Your Subtitle text


100 Years of Football

This year marks the 100th year of Blue Devil football in Tifton.  Entering the 2013 season, the Blue Devil 
Compliments of Kyle Dean, Chad Stone
Tift County Football ....Through the Decades
1914 1930 1940 1950  1960  1970  1980  1990 
2000 2001  2002 2003 2004  2005  2006  2007 
2008  2009  2010  2011  2012 2013 2014


1928 Team Picture:
First Row (L-R): Shorty Hollingsworth, Jack Bowen, Harmon Carmichael, Hugg Hargrett, Dink Densmore,
Cliff Horne, Whit Scarboro, Dub Reeves, Gboy McCrea, Landy England, C. Patten; Second Row: Red Moore,
Oakman Ethridge, Carl Rainey, Robert Crum, Carlton Hightower, Tom Robers, Desmond Greene, Swift Turner, Alton Crum, Aubrey Baker, Russell Patten, Robert Martin, Everett Ross, Shorty Bryant;
Third Row: Coach G. O. Bailey, Manager: Walter Martin


The first football game played by a team representing a high school in Tifton took place on Saturday, October 17, 1914. To give you an idea -- Woodrow Wilson was president, the Ford Motor Company announced the 8-hour work day, the minimum wage was set at $5 a week and Germany officially started World War I by declaring war on Russia.

Football was already in most of Georgia. In 1903, South Georgia football began in earnest when Benedictine and Savannah fought for the Chatham County crown. Evidence suggest that Fitzgerald and Waycross were meeting on the gridiron even before that.

In Tifton, the Tifton Agricultural and Mechanical School, which later became the Georgia State College for men, was fielding teams. In an Atlanta Constitution article printed in 1915, the rivalry between Tifton A & M and Norman College was in its sixth year with Norman owning a 4-2-2 advantage.

The A & M Aggies claimed the 1916 state title after winning the South Georgia Prep Association's championship game over Norman 26-0.

In 1914, Tifton High played "the Scrubs," which was A & M's B-team. Tifton played the Scrubs three straight times with two scoreless ties followed by Tifton's first recorded loss -- a 14-0 defeat called because of darkness after the third quarter.

With a record of 0-1-2, Tifton then began their rivalries with Moultrie and Valdosta. Both of those schools began their programs a year earlier and handed Tifton a pair of beatings with a combined score of 0-69.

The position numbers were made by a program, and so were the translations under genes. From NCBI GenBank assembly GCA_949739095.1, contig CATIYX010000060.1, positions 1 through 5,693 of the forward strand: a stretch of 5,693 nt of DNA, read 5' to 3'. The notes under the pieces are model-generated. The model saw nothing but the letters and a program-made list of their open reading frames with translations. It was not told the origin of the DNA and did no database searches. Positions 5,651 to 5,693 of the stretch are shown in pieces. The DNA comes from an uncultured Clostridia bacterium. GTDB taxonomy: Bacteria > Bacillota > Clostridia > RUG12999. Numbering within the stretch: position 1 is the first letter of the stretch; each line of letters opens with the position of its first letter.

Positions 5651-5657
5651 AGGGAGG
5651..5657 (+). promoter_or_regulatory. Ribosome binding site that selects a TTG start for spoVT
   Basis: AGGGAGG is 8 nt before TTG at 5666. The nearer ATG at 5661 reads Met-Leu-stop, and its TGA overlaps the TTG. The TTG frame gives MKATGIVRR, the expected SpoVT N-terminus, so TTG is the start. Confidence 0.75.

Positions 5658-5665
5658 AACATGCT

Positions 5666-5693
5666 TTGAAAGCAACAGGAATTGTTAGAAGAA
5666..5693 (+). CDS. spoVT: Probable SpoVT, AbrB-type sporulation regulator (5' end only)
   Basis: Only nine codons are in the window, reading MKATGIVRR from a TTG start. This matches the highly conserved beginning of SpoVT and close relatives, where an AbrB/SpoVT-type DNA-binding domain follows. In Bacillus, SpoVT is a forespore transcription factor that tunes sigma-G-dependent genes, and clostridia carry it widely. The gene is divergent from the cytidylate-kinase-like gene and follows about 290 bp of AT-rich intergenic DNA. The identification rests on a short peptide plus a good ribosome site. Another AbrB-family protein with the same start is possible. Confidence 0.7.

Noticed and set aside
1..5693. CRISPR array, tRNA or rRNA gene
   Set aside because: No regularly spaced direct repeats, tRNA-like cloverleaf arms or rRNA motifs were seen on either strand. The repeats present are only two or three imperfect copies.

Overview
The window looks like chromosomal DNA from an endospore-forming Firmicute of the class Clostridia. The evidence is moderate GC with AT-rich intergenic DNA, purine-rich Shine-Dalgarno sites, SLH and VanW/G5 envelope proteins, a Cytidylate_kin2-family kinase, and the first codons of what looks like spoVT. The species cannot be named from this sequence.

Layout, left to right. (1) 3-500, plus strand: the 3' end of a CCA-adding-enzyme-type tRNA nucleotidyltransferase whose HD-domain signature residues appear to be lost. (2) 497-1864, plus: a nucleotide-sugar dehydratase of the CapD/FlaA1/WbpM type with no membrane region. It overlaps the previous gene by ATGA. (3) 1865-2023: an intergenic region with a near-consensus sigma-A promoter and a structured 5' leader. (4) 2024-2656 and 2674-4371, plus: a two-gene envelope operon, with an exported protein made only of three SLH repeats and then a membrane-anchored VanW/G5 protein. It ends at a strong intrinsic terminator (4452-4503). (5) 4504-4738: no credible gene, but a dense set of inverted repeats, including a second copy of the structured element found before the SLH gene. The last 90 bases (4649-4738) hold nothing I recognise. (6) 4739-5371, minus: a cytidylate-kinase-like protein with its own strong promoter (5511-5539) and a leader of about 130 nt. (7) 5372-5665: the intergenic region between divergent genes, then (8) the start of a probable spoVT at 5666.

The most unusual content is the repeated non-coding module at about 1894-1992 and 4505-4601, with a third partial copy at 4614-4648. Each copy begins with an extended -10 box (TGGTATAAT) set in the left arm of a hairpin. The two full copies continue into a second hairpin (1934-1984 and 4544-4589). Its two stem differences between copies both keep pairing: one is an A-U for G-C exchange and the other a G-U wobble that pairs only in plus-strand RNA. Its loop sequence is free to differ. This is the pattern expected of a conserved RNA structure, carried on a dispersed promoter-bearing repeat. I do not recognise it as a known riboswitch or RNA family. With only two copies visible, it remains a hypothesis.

Those losses must have taught the young Tifton team well because those same boys went on to win the South Georgia Championship in 1915. They did so by beating Valdosta 33-0 in the title game.

B.G. Childs was the coach for Tifton's first three seasons and it's worth mentioning the last names of those first players for posterity: Carson W. Cobb, Morgan, Stypes, Terrell, Whiddon, Parker, Herring, McCrea, J. Cobb, Hargrett, Smith and Phillips.

In 1917, Tifton went on a two-year hiatus because, "Owing to lack of material, there will be no football team this season," according to an article published in The Dailey Tifton Gazette. A flu epidemic was cited as a reason for the lack of material, and World War I caused much of Georgia to do without football through 1918.

As football progressed, Tifton began some interesting rivalries almost on a yearly basis. In its first year of football, Tifton handed McPhaul Institute, better known as Sylvester, a memorable loss. The 87-0 win is still Tifton's biggest margin of victory and most points in a single game.

Several discrepancies exist when the rivalry with Fitzgerald is discussed. A team from Fitzgerald is on the Tifton record books in 1915 and played as early as 1909, but a book chronicling the history of the Purple and Gold Boys states that program officially began in 1919.

Thomasville appears on the schedule in 1915, Albany in 1916, Cordele and Ocilla in 1922. Nashville and Ashburn appear in 1923 but Ashburn only appears six more times in the 1920s with an 8-1 record in 1923 with the lone loss coming to conference champion Valdosta. The next year, Tifton went 6-2 with one controversial game against Moultrie. Tifton lost 12-0, but in articles following the game, a pair of ineligible players were in the game for Moultrie.

The year 1924 will stand out in Tifton history for a very special reason. It was in 1924 that the first printed reference was made to the Blue Devils. In a preview for the Sylvester game, a sportswriter made the familiar reference that still rings today. Tifton lost what was called the South Georgia championship game to Valdosta that year, 12-0.

Website Builder